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We need to convert huge numbers of UUIDS into xml-compatible strings. If we use a Base32 algorithm (which maps each 5 bits to one of 32 characters) this leads to 26 char strings, if we us a Base62 algorithm (which iteratively divides the 128 bit integer by 62 and records the modulus as one of 62 characters) this leads to 22 char strings. While base62 returns shorter strings it is much more cpu-intensive, therefore we are stuck with Base32 (Base64 is not an option because of xml).

Do you know any other types of encoding algorithms that could help us here? Are there variants of Base32-like bit pattern encoding algorithms that could be used with bases that are not powers of 2? Or are there hybrid algorithms which combine approaches of the first with approaches of the second algorithm? We would like to reduce the char strings to less than 26 if possible.

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2 Answers 2

up vote 2 down vote accepted

You mentioned 62, which suggests that you are limiting your alphabet to A-Z (capitalised and lowercase) and the digits 0-9. Why not add another couple of XML compatible characters to that list, such as +, ., ~ or ! to bring that number up to 64? You'll be be able to do bit-shifting rather than division, which should make the algorithm as fast as the Base32 one and reduce your string sizes.

Edit: Since the restriction that these characters are also available for other as yet unspecified languages, you might care to escape some of your characters to represent your 64 options. If you use, for example, _ as an escape character you could have _1 and _2 represent options 63 and 64. The statistics mention in the original question suggest that UUIDS are 128-bits, so our Base64 would give us 22 characters if there is no escaping and, where up to 4 items are escaped, keeps within your 26 characters.

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there's also _ and - –  Karoly Horvath Jul 7 '11 at 8:59
    
Good point, thank you! But XML is not the only restriction for us, we also need to use it for generating class names in some programming languages (where the underscore would be another character but I haven't been able to find a 64th usable ASCII character). –  Carina Romero Jul 7 '11 at 9:21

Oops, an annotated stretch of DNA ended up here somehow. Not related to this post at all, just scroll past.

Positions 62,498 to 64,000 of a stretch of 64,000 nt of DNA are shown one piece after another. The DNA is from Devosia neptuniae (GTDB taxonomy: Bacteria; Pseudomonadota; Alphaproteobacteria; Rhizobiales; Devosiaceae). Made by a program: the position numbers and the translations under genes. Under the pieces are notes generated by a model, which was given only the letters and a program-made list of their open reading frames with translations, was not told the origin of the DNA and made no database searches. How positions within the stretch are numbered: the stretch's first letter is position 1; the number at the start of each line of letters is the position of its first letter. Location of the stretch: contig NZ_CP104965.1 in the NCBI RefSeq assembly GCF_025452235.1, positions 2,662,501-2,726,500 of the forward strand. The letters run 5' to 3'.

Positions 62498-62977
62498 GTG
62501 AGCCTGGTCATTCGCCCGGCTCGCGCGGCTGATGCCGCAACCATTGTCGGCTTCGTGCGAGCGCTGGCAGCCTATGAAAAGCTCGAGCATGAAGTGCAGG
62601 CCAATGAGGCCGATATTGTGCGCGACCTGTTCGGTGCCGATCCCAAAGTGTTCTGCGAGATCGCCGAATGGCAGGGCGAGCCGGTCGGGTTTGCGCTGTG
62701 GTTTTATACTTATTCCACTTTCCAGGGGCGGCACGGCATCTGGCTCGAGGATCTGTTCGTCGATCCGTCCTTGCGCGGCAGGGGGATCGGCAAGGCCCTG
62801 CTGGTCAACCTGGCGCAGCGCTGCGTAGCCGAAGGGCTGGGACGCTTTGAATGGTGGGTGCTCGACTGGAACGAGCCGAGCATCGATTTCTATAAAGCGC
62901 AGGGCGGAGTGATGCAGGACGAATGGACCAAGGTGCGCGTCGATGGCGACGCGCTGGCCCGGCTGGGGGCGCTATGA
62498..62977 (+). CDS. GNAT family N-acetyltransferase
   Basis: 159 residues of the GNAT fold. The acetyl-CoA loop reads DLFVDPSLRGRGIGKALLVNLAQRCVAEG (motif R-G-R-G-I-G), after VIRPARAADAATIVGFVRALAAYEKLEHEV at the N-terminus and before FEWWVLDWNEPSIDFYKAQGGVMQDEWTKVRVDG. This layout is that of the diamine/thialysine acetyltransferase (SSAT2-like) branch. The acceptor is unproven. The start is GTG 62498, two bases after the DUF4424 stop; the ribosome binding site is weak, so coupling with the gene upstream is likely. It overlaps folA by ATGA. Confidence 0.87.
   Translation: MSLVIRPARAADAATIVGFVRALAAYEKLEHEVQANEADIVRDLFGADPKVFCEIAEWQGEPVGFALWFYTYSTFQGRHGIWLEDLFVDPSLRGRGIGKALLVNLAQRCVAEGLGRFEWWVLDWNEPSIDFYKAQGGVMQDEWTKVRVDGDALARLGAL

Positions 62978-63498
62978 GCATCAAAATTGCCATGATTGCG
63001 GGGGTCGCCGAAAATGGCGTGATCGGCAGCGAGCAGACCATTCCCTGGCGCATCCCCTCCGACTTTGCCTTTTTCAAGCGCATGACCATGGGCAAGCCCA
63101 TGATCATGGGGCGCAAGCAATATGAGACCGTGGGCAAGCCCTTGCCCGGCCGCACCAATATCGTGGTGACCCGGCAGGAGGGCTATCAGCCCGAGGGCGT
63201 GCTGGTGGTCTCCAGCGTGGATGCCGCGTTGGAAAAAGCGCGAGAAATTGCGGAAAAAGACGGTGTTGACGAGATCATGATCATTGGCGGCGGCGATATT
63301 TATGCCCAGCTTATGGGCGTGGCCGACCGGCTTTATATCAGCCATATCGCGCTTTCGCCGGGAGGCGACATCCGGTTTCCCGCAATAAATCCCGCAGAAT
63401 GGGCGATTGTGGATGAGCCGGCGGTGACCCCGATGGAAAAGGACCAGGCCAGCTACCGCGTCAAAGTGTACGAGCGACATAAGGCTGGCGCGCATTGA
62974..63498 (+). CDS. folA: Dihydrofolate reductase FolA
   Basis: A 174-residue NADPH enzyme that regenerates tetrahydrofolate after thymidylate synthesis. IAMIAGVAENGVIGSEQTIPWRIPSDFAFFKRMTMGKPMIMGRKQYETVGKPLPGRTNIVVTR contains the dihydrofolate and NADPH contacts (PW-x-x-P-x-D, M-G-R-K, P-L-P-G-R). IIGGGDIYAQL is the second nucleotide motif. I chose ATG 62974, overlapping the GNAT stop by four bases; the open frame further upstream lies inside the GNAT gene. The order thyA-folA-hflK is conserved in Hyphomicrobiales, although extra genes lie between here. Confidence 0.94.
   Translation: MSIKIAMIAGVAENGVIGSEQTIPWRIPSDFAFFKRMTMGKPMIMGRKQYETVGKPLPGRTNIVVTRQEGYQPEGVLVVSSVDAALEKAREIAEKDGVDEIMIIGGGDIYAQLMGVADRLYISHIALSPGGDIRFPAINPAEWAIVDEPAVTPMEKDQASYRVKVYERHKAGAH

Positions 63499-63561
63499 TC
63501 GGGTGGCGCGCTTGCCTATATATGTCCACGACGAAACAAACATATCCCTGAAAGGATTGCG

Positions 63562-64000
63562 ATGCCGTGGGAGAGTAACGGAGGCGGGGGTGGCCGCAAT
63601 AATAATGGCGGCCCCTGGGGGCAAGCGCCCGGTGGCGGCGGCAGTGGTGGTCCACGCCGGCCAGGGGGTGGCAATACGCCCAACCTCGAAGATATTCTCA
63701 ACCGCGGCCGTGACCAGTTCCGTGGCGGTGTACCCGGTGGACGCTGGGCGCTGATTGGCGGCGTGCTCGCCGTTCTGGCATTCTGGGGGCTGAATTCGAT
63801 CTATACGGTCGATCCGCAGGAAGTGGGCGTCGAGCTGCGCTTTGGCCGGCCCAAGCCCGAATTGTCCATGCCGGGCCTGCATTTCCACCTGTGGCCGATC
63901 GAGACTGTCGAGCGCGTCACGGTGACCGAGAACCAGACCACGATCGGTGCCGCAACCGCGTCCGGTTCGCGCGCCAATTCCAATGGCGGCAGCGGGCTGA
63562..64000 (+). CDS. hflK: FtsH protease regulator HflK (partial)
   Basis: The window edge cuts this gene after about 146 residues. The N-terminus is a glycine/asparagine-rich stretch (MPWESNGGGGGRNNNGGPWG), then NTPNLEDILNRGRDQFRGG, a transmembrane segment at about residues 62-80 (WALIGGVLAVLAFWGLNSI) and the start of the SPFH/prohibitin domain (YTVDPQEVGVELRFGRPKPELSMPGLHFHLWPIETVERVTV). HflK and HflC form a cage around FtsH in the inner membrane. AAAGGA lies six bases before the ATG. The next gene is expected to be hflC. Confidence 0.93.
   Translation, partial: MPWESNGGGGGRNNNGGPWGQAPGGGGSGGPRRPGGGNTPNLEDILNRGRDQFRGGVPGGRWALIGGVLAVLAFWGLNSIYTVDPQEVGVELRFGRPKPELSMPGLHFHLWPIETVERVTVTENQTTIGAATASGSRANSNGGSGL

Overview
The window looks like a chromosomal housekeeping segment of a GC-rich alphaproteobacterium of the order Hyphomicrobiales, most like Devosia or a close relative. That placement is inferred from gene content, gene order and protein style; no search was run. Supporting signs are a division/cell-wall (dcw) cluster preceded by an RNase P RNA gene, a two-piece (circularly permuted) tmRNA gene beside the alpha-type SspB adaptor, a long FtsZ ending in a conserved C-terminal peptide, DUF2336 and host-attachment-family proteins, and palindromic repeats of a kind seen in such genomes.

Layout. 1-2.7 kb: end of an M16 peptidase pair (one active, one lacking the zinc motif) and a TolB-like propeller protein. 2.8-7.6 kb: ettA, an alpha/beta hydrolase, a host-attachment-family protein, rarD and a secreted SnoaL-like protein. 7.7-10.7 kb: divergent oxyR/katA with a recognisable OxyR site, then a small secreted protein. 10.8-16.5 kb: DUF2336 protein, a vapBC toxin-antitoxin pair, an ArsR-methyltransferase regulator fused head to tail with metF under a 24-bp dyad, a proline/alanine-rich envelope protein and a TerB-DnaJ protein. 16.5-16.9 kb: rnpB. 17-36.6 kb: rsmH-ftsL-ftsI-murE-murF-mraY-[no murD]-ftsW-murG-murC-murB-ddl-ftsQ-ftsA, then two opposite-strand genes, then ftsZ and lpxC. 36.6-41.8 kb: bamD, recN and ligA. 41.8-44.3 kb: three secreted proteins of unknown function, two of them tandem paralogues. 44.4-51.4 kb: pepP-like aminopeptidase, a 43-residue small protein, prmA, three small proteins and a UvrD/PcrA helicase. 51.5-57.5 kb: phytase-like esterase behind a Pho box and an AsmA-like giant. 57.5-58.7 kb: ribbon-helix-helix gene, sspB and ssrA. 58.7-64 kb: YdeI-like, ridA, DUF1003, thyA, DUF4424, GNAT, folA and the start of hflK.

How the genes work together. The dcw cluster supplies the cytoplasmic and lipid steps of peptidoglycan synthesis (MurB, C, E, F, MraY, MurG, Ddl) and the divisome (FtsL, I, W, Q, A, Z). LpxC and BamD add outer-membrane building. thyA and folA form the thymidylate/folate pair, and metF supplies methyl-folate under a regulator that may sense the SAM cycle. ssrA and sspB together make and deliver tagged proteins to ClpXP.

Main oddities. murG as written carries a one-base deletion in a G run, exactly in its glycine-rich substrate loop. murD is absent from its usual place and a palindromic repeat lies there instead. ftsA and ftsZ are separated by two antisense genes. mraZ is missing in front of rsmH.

@Carina - I've added a suggestion, re escaping, which might assist if you've run out of characters. You'd be best off - if you can - finding your extra 64th character. –  borrible Jul 7 '11 at 9:35
1  
You've probably already thought of this, but also realize that most languages don't allow class names to start with a number. So you should probably prefix all of these with some legal character as well. –  Wallacoloo Aug 25 '11 at 4:47

Wikipedia offers two versions of Base64 that are usable in XML namespaces.

http://en.wikipedia.org/wiki/Base64#XML. I wrote the following JAVA that follows to do URLSafe, UUIDs in Java, (call theObjectReturned.toString() to get it as a guid string).

I've seen other code for Java that is supposed to be very fast and could be easily modified to do the XML safe variants:

http://iharder.sourceforge.net/current/java/base64/

code follows. Save in a file called UUIDUtil.java

public class UUIDUtil{
public static UUID combUUID(){
    private UUID srcUUID = UUID.randomUUID();;
    private java.sql.Timestamp ts = new java.sql.Timestamp(Calendar.getInstance().getTime().getTime());

    long upper16OfLowerUUID = this.zeroLower48BitsOfLong( srcUUID.getLeastSignificantBits() );
    long lower48Time = UUIDUtil.zeroUpper16BitsOfLong( ts );
    long lowerLongForNewUUID = upper16OfLowerUUID | lower48Time;
    return new UUID( srcUUID.getMostSignificantBits(), lowerLongForNewUUID );
}   
public static base64URLSafeOfUUIDObject( UUID uuid ){
    byte[] bytes = ByteBuffer.allocate(16).putLong(0, uuid.getLeastSignificantBits()).putLong(8, uuid.getMostSignificantBits()).array();
    return Base64.encodeBase64URLSafeString( bytes );
}
public static base64URLSafeOfUUIDString( String uuidString ){
    UUID uuid = UUID.fromString( uuidString );
    return UUIDUtil.base64URLSafeOfUUIDObject( uuid );
}
private static long zeroLower48BitsOfLong( long longVar ){
    long upper16BitMask =  -281474976710656L;
    return longVar & upper16BitMask;
}
private static void zeroUpper16BitsOfLong( long longVar ){
    long lower48BitMask =  281474976710656L-1L;
    return longVar & lower48BitMask;
}

}

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Very interesting. But problem with the approaches you mention in XML is that element names may not begin with a digit and may not start with 'xml'or 'XML'. Both the Wikipedia article's approach and the base64URLSafeOfUUIDObject will lead to some encodings that dont match those requirements. –  Carina Romero Sep 2 '11 at 22:13
    
I would not even have thought of using the output of a UUID generator for the name of element, only the datum in an element. Can you give me an example of doing that? Just to satisfy my curiosity and ingnorance? :-) –  Dennis Sep 15 '11 at 4:13

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